James Cook - A Journal of the proceedings of His Majesty's Bark Endeavour on a voyage round the world, by Lieutenant James Cook, Commander, commencing the 25th of May 1768 - 23 Oct. 1770 - Page 101
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[note left] Two of our People deserted.-
The Fort, /which
at this time was now no hard matter to do / & in the morning w as ere not to be found as it was known to every body that all hands w as ere to go aboard on the Monday morning & that the ship would sail in a day or two there was reason the think that these 2 Men intended to stay behind however I was willing to stay one day to see if they would return before I took any method step to find them.
MONDAY 10.th The 2 marines not returning this morning I began to enquire after them & was inform'd by some of the Natives that they were gone to the Mountains & that they had got each of them a wife & would not return, but at the same time no one would give us any certain intelligence where they were, upon which a resolution was taken to seize upon as many of the Chiefs as we could, this was thought to be the readiest method to induce the other natives to produce the 2 Men, we had in out custody Obasia, Tooboaratomita, & 2 other Chiefs but that I know'd Tootaha would have more weight with the natives than all these chiefs put together I dispatched Lieut.t Hicks away in the Pinnace to the place where Tootaha was to endeavour to decoy him into the boat & bring him onboard, which Mr Hicks perform'd with.t [without] the least disturbance we had not sooner taken the other chiefs into custody in Mr Banks's tent than they became as desirous of having the Men bro.t back as they were before of keeping them, & only desir'd that one of our people might be sent with some of theirs for them, accordingly I sent a petty officer & the corporal of marines with 3 or 4 of their people, not doubting but they would return with the 2 men in the evening but they not coming as soon as I expected I took all the chiefs onboard the ship for greater safety, about 9 o'clock in the evening Webb the marine was brought in by some of the natives, & sent onboard he inform'd me that the petty officer & Corporal, that had been sent in quest of them were disarmed & seiz'd upon by the natives & that Gibson was with them, immediately upon getting this information I dispatch'd Mr. Hicks away in the Longboat with a strong party of men to rescue them but before he went, Tootaha & the other Chiefs was made to understand that they must send some of their people with Mr Hicks to show him the place where our men were, & at the same time to send orders for their immediate releasement for if any harm came to these[note left - recovered the two deserters-] men, they, the chiefs would suffer for it & I believe at this time they wished so much to see the men return in safety as I did for the guides conducted Mr Hicks to the place before day light, & he recover'd the men without the least opposition & return'd with them about 7 o'clock in the morning of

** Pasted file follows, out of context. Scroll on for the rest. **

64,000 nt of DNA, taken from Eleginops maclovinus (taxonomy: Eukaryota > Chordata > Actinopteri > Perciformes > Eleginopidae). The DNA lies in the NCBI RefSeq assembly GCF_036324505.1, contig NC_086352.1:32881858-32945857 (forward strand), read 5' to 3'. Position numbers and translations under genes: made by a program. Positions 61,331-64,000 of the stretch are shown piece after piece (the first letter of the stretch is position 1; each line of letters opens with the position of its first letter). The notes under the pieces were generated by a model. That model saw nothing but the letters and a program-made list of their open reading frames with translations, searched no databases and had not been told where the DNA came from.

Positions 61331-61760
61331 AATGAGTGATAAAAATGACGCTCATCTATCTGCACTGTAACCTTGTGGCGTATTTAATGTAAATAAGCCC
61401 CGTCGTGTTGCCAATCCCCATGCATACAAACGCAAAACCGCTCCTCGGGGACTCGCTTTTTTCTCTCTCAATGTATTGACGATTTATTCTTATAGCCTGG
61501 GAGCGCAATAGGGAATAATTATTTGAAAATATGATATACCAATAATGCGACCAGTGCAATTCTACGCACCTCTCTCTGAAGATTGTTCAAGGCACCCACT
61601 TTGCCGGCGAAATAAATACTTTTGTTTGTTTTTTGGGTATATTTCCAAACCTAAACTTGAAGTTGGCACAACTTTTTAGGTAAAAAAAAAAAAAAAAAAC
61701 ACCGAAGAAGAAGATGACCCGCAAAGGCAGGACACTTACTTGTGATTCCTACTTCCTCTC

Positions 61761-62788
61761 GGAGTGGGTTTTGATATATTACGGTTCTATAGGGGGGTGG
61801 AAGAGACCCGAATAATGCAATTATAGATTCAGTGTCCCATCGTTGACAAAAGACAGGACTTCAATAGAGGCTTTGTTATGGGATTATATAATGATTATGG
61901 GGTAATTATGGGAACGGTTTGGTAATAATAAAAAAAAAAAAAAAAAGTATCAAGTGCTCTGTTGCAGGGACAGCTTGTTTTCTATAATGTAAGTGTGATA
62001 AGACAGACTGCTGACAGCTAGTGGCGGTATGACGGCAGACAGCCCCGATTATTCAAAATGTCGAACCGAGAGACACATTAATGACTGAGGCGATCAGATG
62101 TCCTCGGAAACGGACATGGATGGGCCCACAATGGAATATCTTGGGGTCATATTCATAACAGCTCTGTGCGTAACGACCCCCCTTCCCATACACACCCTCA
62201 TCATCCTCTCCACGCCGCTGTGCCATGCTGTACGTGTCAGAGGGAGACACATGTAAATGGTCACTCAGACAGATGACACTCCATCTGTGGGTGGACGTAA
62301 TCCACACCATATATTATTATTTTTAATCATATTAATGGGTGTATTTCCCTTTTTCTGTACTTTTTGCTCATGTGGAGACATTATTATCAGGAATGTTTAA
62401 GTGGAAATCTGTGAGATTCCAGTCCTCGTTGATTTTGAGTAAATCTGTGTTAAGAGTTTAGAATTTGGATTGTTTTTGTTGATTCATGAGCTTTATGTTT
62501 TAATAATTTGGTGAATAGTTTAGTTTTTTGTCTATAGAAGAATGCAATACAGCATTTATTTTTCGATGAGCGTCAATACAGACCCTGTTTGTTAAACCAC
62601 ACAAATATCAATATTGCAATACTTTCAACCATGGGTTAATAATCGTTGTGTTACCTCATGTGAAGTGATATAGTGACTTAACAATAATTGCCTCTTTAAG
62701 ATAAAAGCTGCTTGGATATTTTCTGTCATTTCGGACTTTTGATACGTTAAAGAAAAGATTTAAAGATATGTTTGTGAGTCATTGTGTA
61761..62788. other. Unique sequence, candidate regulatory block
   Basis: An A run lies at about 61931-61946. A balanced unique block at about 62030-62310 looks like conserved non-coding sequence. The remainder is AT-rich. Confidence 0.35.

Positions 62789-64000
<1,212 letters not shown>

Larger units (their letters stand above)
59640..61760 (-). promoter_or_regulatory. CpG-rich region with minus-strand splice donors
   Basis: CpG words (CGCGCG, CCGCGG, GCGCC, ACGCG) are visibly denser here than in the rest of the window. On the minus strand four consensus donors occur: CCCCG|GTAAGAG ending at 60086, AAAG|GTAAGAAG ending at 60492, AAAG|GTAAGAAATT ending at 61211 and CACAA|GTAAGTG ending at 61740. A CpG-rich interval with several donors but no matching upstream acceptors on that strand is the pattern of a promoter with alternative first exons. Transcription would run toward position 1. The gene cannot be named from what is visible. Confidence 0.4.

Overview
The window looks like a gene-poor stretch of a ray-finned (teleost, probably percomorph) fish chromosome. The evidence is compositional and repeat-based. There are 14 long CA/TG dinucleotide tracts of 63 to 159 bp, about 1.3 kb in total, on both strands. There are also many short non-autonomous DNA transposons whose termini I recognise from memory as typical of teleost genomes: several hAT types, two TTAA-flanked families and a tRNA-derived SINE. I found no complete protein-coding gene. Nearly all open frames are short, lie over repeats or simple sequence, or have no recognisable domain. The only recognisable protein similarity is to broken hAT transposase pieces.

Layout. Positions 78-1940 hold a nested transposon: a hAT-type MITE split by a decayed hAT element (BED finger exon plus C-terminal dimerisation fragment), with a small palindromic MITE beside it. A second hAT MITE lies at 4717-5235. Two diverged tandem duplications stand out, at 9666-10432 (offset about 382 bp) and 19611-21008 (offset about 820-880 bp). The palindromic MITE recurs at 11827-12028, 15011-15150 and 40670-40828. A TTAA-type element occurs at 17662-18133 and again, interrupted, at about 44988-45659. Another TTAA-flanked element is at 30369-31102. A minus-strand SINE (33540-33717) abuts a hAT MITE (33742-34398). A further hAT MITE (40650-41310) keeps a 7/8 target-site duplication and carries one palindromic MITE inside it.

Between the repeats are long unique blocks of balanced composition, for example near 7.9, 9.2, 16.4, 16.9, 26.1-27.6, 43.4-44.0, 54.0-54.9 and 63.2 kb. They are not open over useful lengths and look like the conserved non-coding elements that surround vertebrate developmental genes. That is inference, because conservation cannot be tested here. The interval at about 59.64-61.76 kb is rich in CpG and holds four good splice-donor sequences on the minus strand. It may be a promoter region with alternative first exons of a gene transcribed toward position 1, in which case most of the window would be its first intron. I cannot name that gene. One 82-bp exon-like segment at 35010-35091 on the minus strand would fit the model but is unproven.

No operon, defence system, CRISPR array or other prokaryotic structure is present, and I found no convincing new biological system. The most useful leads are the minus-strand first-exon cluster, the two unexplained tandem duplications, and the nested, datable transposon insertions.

TUESDAY 11.th I then told the chiefs that there remain'd nothing more to be done to regain their liberty but to deliver up the arms the people had taken from the petty officer & Corporal & these were bro.t onboard in less than half an hour & then I sent them all onshore, they made but a short stay with [?] people there before they went away & most of the natives with them, but the first wanted to give us 4 flags
but had we refused to except of them, as they would take nothing in return. Thus we are likely to leave these people in disgust with our behaviour towards them, owing who only to the folly of 2 of our men for it does not appear that the natives had any hand in inticing them away & therefore were not the first Agressors, however it is very certain that had we not taken this step we never should have recover'd them